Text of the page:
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article imageBoa Senior dies at 85, and with her a language and a culture

By R. C. Camphausen     Feb 5, 2010 in World
Boa Senior, an 85-year-old woman and last member of an Andaman tribe believed to be among the oldest human cultures on Earth, has died. And with her the language called Bo, and the culture that spoke this language, has also perished.
It seems that Survival International has been the primary source for various articles now circulating (here, here, and here for example) that try to bring home to us that we should not only be concerned about the extinction of species among flora and fauna, but also with the disappearance of whole cultures, peoples and the languages they speak - or in this case: spoke.
The London-based organisation which campaigns for tribal peoples worldwide, said that Boa Sr. was the very last speaker of Bo, one of 10 languages known among the peoples now simply known as the Great Andamanese.
The Bo and their neighboring tribes are generally thought to have lived in the Andaman Islands, now belonging to India, since about 65,000 years. Originally ten distinct tribes, among which the Bo, the Great Andamanese people were 5,000 strong when the British colonised the Islands in 1858. In the process of colonization, which meant theft of land, import of foreign diseases, chauvinist disdain for a so-called primitive culture, most tribal people were either actively killed or died of disease.
Boa Sr. was the oldest of the surviving generation, and by now the Great Andamanese number just 52 people. Naturally, this is why Survival International's director Stephen Corry said: “Boa's loss is a bleak reminder that we must not allow this to happen to the other tribes of the Andaman Islands.”
Boa Sr is one of the survivors of the Asian tsunami of December 2004, and she reportedly told visiting linguist Prof. Anvita Abbi that the earthquake generating the tsunami had been known to occur by the tribal elders. Not only that, but those elders knew as well that flight was no option. In Boa Sr's words: “We were all there when the earthquake came. The eldest told us the Earth would part, don't run away or move.”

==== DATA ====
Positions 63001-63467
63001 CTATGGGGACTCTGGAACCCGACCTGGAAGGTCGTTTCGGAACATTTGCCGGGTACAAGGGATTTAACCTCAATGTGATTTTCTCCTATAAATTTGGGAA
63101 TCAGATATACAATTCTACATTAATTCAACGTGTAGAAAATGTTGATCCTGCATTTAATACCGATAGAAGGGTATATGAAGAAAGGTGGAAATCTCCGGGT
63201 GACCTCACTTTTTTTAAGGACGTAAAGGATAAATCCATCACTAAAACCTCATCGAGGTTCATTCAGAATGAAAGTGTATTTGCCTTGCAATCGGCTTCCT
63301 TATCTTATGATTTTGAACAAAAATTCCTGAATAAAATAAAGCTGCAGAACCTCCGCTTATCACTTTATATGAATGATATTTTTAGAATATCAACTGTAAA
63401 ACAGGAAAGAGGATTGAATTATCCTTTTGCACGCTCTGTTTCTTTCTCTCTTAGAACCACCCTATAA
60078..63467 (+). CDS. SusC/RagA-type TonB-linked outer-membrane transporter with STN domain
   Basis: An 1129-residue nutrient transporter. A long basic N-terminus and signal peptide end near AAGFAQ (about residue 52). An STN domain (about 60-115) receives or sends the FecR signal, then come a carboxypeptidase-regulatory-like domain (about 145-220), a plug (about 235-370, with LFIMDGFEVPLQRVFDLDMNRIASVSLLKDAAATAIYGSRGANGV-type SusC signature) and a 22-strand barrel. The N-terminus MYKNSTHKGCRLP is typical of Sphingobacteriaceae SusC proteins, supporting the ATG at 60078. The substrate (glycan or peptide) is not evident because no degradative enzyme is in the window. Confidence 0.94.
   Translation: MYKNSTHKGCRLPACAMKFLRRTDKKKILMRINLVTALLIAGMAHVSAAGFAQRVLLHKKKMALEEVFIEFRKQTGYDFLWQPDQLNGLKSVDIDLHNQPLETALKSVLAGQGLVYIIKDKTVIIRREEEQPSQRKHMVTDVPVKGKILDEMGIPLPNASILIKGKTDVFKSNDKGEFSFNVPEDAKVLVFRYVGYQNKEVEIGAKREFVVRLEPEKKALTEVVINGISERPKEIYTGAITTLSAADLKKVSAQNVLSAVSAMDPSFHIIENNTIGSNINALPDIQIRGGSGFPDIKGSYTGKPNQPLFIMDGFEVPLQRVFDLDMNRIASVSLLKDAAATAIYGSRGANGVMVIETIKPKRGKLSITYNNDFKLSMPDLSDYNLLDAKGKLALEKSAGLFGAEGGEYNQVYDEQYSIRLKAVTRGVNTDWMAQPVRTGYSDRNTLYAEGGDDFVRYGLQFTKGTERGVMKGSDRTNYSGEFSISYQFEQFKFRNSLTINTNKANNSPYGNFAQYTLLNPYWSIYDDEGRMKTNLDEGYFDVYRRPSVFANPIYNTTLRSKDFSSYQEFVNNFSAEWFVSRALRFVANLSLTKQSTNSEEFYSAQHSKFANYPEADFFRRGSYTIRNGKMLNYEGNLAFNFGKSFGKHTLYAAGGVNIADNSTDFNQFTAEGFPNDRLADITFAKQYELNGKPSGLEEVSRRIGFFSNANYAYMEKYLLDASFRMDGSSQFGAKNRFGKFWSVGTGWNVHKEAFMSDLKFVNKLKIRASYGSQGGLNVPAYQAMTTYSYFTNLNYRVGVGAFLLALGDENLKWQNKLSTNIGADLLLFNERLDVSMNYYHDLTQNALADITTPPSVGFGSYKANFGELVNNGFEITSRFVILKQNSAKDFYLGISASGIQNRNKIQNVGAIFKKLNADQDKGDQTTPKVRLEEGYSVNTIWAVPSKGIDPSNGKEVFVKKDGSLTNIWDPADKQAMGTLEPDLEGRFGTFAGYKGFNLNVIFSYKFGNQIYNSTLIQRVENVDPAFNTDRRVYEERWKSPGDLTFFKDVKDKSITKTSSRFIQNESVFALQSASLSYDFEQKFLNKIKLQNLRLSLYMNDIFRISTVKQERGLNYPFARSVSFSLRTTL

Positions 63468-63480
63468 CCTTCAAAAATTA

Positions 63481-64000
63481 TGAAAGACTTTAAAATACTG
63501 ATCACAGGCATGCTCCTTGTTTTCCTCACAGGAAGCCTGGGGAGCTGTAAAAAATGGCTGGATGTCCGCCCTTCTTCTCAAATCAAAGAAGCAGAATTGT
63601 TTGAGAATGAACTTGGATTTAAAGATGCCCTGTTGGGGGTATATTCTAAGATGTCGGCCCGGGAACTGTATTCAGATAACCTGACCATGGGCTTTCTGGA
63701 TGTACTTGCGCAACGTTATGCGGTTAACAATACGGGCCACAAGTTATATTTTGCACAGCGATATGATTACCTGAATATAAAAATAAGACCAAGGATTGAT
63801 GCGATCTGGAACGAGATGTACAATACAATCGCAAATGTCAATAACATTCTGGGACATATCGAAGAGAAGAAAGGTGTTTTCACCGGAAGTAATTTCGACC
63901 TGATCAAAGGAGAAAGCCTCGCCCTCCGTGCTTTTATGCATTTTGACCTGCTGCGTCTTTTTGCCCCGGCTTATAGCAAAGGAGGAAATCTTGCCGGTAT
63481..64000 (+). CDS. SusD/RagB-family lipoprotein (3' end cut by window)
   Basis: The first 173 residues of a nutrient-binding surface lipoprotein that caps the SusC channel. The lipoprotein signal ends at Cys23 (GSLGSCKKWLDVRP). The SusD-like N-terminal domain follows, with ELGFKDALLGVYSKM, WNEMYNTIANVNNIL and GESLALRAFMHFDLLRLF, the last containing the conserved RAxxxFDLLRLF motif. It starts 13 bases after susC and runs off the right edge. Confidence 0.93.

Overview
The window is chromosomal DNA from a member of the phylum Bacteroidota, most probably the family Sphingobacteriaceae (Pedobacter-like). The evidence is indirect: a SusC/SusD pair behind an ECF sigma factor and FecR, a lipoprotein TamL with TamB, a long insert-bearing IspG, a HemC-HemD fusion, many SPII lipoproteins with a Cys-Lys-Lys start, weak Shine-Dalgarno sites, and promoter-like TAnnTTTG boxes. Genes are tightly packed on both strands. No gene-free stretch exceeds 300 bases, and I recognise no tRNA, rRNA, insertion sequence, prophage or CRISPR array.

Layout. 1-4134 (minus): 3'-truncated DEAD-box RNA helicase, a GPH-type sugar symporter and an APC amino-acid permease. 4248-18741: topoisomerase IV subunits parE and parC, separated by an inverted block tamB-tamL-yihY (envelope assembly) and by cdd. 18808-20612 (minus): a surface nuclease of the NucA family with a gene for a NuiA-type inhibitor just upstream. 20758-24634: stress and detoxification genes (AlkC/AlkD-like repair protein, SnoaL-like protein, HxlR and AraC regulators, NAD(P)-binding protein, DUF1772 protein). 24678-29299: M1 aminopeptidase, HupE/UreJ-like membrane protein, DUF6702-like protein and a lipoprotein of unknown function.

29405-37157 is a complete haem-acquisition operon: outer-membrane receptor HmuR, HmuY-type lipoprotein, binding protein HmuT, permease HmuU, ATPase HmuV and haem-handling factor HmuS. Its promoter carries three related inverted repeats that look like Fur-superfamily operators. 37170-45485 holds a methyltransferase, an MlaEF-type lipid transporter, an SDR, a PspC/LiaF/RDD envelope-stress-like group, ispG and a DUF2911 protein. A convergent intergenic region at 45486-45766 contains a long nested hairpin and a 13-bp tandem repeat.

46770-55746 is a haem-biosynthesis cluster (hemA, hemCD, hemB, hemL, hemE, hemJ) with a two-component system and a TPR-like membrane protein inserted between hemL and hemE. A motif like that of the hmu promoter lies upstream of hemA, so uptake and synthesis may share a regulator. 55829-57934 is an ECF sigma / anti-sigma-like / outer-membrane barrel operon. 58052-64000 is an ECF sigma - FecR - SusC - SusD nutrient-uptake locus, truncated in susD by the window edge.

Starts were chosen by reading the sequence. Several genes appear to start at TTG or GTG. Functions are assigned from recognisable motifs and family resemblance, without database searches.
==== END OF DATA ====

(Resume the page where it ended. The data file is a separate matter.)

In other words, the Bo and their neighboring tribes, for example the Jarawa people, belong to such an ancient form of humans that they are, or were, still as sensitive as many of the animals we know of who can sense the coming of disasters and who usually leave the afflicted area. The Bo, and tribal people like them, show us that humans can be equally in tune with nature, truly sensitive and more or less clairvoyant (fore-knowing) - unless, of course, such natural survival instincts are both culturally discouraged as craziness and inhibited by reliance on purely technological aids
It is known that Boa Sr. felt very much alone as the last and only speaker of Bo ... and we can only hope that she now rests in peace in whatever expectation of death, afterlife, or eternal return she may have had. At least, the woman has left a bit of a legacy behind in the form of her recorded songs and statements ... others like her die in a similar fashion yet perhaps often unknown to us ... taking another language into their grave, another culture, another piece to the puzzle of what it means to be human.
More about Andaman islands, Language, Boa, Obituary, Linguistics
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